History AndIMustScream / Literature

25th Jan '18 11:27:08 PM Andygal
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*** In another example, it is revealed that [[spoiler: Shardblades are actually the bodies of dead spren]], trapped in unending agony by the breaking of their Oaths. Radiants who touch a Blade can hear it scream.

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*** In another example, it is revealed that [[spoiler: Shardblades are actually the bodies of dead spren]], trapped in unending agony by the breaking of their Oaths. Radiants who touch a Blade (and anyone else who is touching it at the same time) can hear it scream.
21st Jan '18 7:56:00 AM DustSnitch
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* In Dante's ''Literature/TheDivineComedy'', the worst sinners in Hell -- those who betrayed their superiors and benefactors -- are completely entombed in ice.
** Sinners who die by suicide are also transformed into deformed, gnarled trees, constantly mauled by harpies and werewolves. The trope doesn't fit literally, as the only thing the sinners can do when they're being destroyed is scream.

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* In Dante's ''Literature/TheDivineComedy'', the worst sinners in Hell -- those who betrayed their superiors and benefactors -- are completely entombed in ice.
''Literature/TheDivineComedy'':
** Sinners who die by suicide are also ''Inferno'' features this several times, which is a given since it depicts Hell.
*** Suicides
transformed into deformed, gnarled trees, constantly mauled by harpies and werewolves. They can scream, but only when someone (or something, as Dante sees later) breaks off a branch.
***
The trope doesn't fit literally, as souls of traitors are frozen in the icy lake of Cocytus, at depths corresponding to the depth of their betrayal. Those at the very bottom, those who swore loyalty to masters and still betrayed them, are completely encased in grotesque positions. This is one of the only thing punishments so unrelenting that those suffering under it can't even speak.
** In
the sinners can do when they're being destroyed ''Purgatorio'', the penance for the sin of {{Pride}} is scream.to carry boulders, the weight of which is proportional to the sin's weight. Dante, via [[AuthorAvatar the Pilgrim]], remarks that this punishment is the simplest, and yet quite terrible, and also admits that the Pride circle is where he expects to spend the largest part of his own penance.
9th Dec '17 8:15:21 PM lilac
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* Sarah Pinborough's novel <i>Tower Hill</i> has such an ending for a character [[whose ritual had GoneHorriblyRight. It is surmised that he will live forever, buried underground and immobile.]]
-->[[…maybe in a hundred years, maybe a thousand, maybe ten, he'll shrivel up until he looks like a twig from a desiccated tree …]]

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* Sarah Pinborough's novel <i>Tower Hill</i> ''Tower Hill'' has such an ending [[spoiler: for a character [[whose the main villain whose ritual had GoneHorriblyRight. It is surmised that he will live forever, buried underground and immobile.]]
-->[[…maybe -->[[spoiler:…maybe in a hundred years, maybe a thousand, maybe ten, he'll shrivel up until he looks like a twig from a desiccated tree …]]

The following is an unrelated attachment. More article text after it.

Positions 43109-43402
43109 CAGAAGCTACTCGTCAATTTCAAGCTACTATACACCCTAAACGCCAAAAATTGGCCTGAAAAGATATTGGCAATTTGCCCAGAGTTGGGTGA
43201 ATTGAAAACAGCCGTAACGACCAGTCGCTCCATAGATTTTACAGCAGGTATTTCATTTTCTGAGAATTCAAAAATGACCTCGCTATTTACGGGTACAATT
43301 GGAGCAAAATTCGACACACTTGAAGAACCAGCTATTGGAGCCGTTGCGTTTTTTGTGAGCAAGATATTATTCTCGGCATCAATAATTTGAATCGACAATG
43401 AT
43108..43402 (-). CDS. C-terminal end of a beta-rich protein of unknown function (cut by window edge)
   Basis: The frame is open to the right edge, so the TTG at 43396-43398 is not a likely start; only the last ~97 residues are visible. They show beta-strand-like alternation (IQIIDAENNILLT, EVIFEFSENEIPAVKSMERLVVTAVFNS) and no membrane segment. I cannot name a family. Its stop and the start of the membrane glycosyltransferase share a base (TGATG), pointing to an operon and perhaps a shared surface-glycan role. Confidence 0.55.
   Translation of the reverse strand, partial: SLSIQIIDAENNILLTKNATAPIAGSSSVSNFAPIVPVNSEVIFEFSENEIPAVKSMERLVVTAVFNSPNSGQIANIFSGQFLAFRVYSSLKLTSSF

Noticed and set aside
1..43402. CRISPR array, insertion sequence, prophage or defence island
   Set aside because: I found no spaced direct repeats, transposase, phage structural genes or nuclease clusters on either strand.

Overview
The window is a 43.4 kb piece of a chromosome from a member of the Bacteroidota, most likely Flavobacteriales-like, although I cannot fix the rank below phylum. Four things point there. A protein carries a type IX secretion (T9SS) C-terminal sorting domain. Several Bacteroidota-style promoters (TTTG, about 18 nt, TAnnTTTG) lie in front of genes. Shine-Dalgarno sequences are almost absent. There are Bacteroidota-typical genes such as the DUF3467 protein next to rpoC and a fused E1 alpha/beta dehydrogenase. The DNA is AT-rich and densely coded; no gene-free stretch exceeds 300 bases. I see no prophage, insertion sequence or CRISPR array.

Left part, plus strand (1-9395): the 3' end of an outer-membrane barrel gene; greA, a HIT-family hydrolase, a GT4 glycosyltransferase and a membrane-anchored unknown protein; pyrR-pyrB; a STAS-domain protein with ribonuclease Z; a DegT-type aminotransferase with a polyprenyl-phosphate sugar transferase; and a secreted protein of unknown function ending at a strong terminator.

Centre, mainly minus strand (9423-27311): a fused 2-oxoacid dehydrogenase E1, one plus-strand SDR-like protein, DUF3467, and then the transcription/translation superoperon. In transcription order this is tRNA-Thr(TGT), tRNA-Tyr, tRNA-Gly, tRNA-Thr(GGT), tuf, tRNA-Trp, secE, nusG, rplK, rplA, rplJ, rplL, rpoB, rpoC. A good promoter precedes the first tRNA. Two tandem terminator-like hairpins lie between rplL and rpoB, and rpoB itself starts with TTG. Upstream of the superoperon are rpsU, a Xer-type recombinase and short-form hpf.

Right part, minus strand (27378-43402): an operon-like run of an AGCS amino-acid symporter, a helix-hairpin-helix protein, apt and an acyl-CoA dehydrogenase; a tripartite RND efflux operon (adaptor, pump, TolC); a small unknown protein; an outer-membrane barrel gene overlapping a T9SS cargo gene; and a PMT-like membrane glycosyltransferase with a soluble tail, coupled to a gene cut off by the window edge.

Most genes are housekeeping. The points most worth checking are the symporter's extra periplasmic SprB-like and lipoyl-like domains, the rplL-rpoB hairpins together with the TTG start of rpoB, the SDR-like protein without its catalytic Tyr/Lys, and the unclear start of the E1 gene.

9th Dec '17 8:03:09 PM lilac
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Added DiffLines:

* Sarah Pinborough's novel <i>Tower Hill</i> has such an ending for a character [[whose ritual had GoneHorriblyRight. It is surmised that he will live forever, buried underground and immobile.]]
-->[[…maybe in a hundred years, maybe a thousand, maybe ten, he'll shrivel up until he looks like a twig from a desiccated tree …]]
21st Nov '17 8:23:16 PM PaulA
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* The earlier ''Literature/DoctorWhoNewAdventures'' novel ''The Room With No Doors'' has this in spades:

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* The earlier ''Literature/DoctorWhoNewAdventures'' novel ''The Room With No Doors'' has this in spades:
19th Nov '17 5:51:55 PM DastardlyDemolition
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** Then there's the Tin Woodsman, rusted solid for years until Dorothy rescued him. Before rusting solid, his axe was enchanted by the Witch of the East to slip and slowly hack him to pieces. It's also terribly plausible that the tinner who "saved" Nick and Fyter was working for the Witch all along, which just adds to the nastiness.

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** Then there's the Tin Woodsman, rusted solid for years until Dorothy rescued him. Before rusting solid, his axe was enchanted by the Witch of the East to slip and slowly hack him to pieces. It's also terribly plausible that the tinner who "saved" Nick and Fyter was working for the Witch all along, which just adds to the nastiness. The Tin Woodsman slowly replaced himself, piece by piece, but the man making the replacements forgot his heart so Nick Chopper never could love his Munchkin sweetheart.


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*** Since you never die your pieces are still alive and so Chopfyt was made by gluing bits and pieces of the two tin men together with Fyter's head being used. Nick's head was shoved away out of sight and was very ill-tempered when he was found again.
31st Oct '17 8:39:07 AM snichols1973
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* In ''Literature/GulliversTravels'' several residents in the country of Luggnagg are born with immortality. [[AgeWithoutYouth However, their bodies never stop aging,]] most of them living for exceptionally long periods of time without the ability to do anything for themselves. [[WhoWantsToLiveForever They are unable to stand, walk, and talking is nearly impossible if not completely impossible for them.]]